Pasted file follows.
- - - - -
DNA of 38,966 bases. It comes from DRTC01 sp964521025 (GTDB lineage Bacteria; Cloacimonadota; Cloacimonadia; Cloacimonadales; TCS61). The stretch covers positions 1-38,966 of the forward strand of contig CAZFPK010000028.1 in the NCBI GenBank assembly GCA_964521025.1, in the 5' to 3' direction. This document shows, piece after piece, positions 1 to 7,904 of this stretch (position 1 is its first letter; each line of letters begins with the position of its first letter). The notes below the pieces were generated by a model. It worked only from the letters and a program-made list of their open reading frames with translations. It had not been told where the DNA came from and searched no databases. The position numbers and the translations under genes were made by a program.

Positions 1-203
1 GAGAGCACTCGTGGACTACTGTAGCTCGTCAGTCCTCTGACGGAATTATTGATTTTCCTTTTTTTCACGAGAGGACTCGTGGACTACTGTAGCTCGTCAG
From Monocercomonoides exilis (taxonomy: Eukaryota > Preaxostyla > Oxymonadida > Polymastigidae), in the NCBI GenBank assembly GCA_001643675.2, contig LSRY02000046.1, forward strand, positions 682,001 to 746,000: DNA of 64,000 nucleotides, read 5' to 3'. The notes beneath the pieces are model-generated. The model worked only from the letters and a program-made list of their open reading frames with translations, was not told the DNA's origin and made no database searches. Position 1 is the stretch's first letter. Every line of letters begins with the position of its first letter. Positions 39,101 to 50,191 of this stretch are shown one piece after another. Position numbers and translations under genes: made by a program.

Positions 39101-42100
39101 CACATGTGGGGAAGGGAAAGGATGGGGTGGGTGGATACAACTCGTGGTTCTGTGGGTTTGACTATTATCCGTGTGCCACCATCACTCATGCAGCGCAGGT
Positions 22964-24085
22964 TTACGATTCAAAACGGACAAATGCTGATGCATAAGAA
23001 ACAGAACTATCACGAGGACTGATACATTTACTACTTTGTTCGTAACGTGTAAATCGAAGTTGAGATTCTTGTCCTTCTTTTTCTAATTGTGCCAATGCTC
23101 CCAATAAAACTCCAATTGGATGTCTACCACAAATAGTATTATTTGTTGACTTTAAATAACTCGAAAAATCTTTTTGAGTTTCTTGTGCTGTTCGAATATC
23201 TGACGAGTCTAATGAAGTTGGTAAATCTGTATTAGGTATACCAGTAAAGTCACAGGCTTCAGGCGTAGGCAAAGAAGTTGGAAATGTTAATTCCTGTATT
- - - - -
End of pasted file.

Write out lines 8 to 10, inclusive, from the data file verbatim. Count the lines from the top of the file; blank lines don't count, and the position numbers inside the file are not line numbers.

22964 TTACGATTCAAAACGGACAAATGCTGATGCATAAGAA
23001 ACAGAACTATCACGAGGACTGATACATTTACTACTTTGTTCGTAACGTGTAAATCGAAGTTGAGATTCTTGTCCTTCTTTTTCTAATTGTGCCAATGCTC
23101 CCAATAAAACTCCAATTGGATGTCTACCACAAATAGTATTATTTGTTGACTTTAAATAACTCGAAAAATCTTTTTGAGTTTCTTGTGCTGTTCGAATATC